In the past, reporting that gave a limited, often mutually reinforcing, amount of information about an issue emanating from a handful of gatekeepers now has given way to continually increasing amounts of information (aided by Internet-induced transparency into government’s working with the near-zero cost of real-time placing of documents, audio, and video into the widely-accessible public domain) from numerous sources that provide a much more well-rounded, thoroughly-analyzed discussion of issues of the day. This makes government by consensus less likely and empowers ordinary citizens in their abilities to evaluate issues and policy-maker responses to them.
So, when hearing a complaint such as one made in the article by Democrat state Sen. Troy Carter that the assertively-conservative legislature doesn’t produce “unity” that isn’t “bipartisan, to work for all of Louisiana,” that statement reflects the bias of the past from someone with minority views. Back then – recall that only a quarter of a century ago 85 percent of legislators were Democrats, compared to under a third today – almost all legislators signed on to the populist creed for which “unity” served as a mask. The end of “bipartisan” days came when enough Republicans understood that the assumptions of liberals about human nature were wrong and that they couldn’t compromise their very different principles to achieve their policy ends.
Today, GOP legislators know, given the superiority of their conservative principles over the inferior liberal set on offer, that by definition to pursue their agenda does “work for all of Louisiana.” You can’t have “unity” with those who believe in a set of ideas inimical to yours; where agendas don’t overlap, you have to defeat them, not compromise in order to advance the life prospects for all in society.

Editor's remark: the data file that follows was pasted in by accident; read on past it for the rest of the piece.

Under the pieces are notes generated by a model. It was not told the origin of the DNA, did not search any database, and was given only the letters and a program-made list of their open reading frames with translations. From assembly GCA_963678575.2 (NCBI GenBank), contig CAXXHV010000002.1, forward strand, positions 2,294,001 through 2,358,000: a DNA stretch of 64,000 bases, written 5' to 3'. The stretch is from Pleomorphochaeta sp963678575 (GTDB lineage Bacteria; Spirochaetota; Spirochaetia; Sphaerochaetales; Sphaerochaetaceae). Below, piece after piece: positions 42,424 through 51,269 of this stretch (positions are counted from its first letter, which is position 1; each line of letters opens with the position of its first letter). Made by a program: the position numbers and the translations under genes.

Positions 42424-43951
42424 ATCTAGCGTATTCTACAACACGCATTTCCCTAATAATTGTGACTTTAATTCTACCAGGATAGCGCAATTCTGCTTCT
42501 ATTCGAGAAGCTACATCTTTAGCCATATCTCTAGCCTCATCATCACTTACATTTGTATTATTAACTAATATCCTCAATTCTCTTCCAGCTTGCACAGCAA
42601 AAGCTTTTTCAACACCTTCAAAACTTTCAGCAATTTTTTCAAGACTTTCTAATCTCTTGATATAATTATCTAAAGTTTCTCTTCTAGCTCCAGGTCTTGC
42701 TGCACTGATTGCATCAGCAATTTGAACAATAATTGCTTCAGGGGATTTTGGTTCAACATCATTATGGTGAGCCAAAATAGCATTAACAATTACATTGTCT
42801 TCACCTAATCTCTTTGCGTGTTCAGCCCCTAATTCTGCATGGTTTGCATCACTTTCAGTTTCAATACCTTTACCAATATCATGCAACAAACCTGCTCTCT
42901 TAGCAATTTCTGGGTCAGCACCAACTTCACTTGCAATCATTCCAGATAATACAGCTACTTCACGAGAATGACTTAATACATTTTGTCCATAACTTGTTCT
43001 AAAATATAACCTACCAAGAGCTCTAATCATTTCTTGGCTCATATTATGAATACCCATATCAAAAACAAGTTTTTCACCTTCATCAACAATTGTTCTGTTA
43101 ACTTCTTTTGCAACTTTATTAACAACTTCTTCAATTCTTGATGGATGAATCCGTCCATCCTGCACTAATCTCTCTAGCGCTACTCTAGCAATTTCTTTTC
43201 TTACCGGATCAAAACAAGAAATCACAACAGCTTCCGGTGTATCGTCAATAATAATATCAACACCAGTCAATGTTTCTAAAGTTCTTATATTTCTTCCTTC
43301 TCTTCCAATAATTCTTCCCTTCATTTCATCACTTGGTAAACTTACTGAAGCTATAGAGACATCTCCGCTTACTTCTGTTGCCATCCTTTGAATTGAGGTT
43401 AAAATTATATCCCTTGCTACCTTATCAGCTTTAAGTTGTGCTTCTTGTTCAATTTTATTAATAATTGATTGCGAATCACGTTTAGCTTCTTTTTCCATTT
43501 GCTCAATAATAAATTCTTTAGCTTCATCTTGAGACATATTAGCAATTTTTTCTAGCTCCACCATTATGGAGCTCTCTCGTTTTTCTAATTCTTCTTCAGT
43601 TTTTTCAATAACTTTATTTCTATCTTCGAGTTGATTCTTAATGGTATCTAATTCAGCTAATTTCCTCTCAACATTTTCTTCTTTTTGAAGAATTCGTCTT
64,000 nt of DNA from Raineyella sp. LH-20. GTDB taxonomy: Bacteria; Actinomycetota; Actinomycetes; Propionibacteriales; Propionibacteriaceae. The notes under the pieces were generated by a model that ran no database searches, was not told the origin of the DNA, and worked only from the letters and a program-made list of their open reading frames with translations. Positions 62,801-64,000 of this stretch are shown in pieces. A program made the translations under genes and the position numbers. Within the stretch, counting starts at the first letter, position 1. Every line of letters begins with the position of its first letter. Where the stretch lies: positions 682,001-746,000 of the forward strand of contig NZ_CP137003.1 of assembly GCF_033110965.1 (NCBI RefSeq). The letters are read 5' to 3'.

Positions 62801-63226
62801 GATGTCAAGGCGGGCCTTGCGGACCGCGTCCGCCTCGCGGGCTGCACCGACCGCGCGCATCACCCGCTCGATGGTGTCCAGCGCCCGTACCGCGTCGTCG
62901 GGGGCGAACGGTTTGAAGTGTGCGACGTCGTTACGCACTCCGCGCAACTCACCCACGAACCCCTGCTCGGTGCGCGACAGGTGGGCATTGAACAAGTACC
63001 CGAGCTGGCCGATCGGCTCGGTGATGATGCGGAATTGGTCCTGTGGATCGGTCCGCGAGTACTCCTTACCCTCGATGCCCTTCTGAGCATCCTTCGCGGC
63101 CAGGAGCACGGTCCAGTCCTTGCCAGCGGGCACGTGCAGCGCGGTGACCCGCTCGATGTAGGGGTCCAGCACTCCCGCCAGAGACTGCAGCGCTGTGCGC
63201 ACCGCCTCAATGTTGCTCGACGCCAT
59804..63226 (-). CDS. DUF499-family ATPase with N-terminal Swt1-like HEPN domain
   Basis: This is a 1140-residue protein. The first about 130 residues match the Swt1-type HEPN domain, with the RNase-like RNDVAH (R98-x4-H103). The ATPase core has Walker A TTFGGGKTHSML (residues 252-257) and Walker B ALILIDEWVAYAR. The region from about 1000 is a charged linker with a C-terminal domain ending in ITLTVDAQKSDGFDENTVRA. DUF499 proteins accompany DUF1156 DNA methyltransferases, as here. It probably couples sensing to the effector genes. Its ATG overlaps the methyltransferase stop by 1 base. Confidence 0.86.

And that understanding differentiates decisively almost to a legislator today’s legislative Republicans as compared to those in the past, particularly in the Senate. Over half of current senators served at one point in the House (including Cortez). However, more to the point, the characteristics of Republican senators have changed dramatically from those who had occupied those same chairs even a year ago.
When the 2008 Regular Session started, which was the first after the three-term limit per chamber affected elections, six Republicans would end up serving their full three terms. They brought 102 years of previous legislative service with them, or 17 years for each. They comprised 40 percent of their delegation. Four rookies joined them, although one (GOP Sen. Bill Cassidy) quickly would leave for Congress. The remainder comprised just 20 percent of the cohort.
The half-dozen warhorses came from the get-along-go-along generation which served as a permanent minority that proved very flexible when applying their stated ideological principles. Contrast this with the senators seated at the start of this year. Five GOP representatives averaging the full three terms gained election, just 19 percent of the party’s cohort, while nine rookies made up a third of the class.
All 14 come from a much different policy-maker generation. Most of the experienced five came in with records of significantly greater and more consistent conservatism in their House voting records, and the nine all campaigned with agendas more congruent with the five than the six ushered into retirement.